Wheelchair access: Good
Roberto Zanti has been feeding happy folks for many years, and his new restaurant, again named Roberto’s, enlarges the possibilities. Tucked into a corner of a strip shopping center across from various movie venues, all named Ronnie’s, that have landmarked that section of Lindbergh Boulevard, he has more space, considerably diminishing possible shouting matches of "No, we got here first!"
Let us here insert that regardless of circumstances, we stand by our usual advice of calling for a reservation, even if you’re only 15-20 minutes away from when you want to sit, is always a good idea. There’s just no downside, even on a quiet night. In the last year, we’ve ignored our own advice four times, and twice drove up to restaurants that were closed. That’s half the time. Be warned.
But this is a significantly larger spot, including space for private parties. It’s not one of those spots whose lighting is either romantic or gloomy; it’s well-lit and there’s plenty of room between tables.
Among the first courses, we’re partial to the eggplant spiedini, slices of eggplant rolled around a cheese-based filling and sauced with tomato. This is a swell way to introduce the hesitant eater to the pleasures of eggplant, because the slices are a fine canvas for the other flavors. Caesar salads aren’t overdressed, and the dressing is tangy and creamy, not the wimpy stuff that one finds too often masquerading as the old chap’s namesake. It’s also possible to do as the Italians do, and have pasta as a first course. Small portions are usually available, if you inquire. We nearly always fall for the cannelloni, fat pasta tubes stuffed with ground veal and topped with tomato sauce.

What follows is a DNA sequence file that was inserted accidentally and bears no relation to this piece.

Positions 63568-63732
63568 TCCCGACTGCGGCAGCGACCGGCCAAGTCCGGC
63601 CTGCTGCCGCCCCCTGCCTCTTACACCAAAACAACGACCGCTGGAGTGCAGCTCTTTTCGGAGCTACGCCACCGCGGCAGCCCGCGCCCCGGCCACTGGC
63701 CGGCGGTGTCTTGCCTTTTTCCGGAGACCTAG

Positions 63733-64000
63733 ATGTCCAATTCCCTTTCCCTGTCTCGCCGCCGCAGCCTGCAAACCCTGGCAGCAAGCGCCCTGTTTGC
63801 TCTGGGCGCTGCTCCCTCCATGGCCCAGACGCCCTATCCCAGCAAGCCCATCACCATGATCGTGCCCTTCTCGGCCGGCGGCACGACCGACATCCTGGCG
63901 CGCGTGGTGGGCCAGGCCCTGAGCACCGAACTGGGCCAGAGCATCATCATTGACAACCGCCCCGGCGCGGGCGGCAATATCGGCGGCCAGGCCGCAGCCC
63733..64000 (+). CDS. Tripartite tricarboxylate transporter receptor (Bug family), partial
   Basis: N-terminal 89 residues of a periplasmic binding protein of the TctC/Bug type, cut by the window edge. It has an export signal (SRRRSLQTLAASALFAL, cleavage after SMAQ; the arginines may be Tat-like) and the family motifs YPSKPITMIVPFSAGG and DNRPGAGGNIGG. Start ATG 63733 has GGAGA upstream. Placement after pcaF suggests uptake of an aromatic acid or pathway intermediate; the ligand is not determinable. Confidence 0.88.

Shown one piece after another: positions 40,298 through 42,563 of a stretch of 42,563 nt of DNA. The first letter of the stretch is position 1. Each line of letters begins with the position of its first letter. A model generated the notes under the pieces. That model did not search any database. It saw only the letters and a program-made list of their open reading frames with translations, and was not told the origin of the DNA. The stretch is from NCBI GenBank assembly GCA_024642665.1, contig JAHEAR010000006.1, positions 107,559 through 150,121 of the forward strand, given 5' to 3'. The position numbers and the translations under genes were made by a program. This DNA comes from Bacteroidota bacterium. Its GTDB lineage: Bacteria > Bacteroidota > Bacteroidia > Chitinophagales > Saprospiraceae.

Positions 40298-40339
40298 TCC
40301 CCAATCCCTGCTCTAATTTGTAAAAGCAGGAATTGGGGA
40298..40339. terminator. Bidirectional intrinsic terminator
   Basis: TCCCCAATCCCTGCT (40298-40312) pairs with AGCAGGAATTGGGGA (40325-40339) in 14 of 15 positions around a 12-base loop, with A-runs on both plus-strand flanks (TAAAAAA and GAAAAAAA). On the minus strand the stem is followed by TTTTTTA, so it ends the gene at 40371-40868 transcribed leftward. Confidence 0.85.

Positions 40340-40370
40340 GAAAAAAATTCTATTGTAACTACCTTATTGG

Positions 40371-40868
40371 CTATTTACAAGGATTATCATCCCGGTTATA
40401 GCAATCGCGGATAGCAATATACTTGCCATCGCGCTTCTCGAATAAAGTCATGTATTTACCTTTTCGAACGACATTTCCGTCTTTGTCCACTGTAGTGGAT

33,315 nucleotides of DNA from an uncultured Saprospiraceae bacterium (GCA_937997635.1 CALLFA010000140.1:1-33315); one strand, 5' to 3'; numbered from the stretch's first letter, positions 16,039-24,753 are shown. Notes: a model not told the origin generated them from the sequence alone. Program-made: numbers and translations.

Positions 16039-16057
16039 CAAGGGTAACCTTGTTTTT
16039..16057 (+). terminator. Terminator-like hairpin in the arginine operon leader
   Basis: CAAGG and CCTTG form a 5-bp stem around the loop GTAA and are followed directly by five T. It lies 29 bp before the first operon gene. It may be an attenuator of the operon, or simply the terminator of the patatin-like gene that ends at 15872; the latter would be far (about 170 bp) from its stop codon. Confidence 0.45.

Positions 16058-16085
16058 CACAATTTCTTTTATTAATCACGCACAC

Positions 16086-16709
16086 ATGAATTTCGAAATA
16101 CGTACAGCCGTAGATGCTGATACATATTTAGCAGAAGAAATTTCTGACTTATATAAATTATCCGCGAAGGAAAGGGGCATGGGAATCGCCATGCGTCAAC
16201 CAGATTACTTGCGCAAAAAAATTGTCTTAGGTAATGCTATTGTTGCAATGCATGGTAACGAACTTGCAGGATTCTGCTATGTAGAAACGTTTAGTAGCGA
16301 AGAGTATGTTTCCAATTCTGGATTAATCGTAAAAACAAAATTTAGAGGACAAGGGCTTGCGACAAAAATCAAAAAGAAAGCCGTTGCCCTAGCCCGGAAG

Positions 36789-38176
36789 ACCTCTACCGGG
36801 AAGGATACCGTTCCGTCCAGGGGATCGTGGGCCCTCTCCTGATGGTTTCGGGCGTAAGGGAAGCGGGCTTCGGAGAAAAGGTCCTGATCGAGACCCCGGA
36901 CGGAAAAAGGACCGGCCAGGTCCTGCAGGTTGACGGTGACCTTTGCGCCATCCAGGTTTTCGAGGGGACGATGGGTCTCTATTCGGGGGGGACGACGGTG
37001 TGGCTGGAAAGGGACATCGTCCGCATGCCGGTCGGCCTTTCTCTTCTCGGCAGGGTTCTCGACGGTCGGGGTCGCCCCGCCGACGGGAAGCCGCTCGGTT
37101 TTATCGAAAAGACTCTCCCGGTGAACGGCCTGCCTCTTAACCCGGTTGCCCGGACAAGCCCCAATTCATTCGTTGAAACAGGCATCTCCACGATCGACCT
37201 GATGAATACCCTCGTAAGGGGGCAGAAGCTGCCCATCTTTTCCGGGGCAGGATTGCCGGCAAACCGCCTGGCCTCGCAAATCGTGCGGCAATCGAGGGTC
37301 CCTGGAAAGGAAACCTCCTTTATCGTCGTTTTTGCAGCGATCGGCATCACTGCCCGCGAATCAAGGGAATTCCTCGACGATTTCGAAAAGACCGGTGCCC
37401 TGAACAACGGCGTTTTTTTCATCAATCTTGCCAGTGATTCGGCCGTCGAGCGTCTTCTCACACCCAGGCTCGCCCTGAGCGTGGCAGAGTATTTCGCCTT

The house handles veal well, and the servings of the tender meat are generous. The only glitch of a recent visit occurred when the table’s order included chicken marsala and veal piccata. The veal arrived as the marsala version, too, but particularly with the lush shiitake mushrooms, it was too good to complain about. Linguine alla pescatora is deliciously sauced with olive oil and white wine as well as a mixture of shellfish, salmon and tilapia. And the pasta wasn’t overcooked, something that can ruin the best of sauces. A special of a beef filet butterflied and stuffed with gorgonzola was rich and indulgent enough to make us think of birthday dinners and other celebrations.
The wine list, heavy on Italian varieties, is not very big, but sufficient to provide a moderately priced bottle to accompany dinner.
Some of the staff from the old spot are still around, and they know the menu in considerable detail, something we always appreciate.
One of our dining pals turned to us that night and said, "I had no idea there was anything like this down here." We imagine more people will be finding out.
145 Concord Plaza Shopping Center
Lindbergh boulevard and Baptist Church road
Lunch Tues.-Fri., Dinner Tues.-Sat.
Credit cards: All major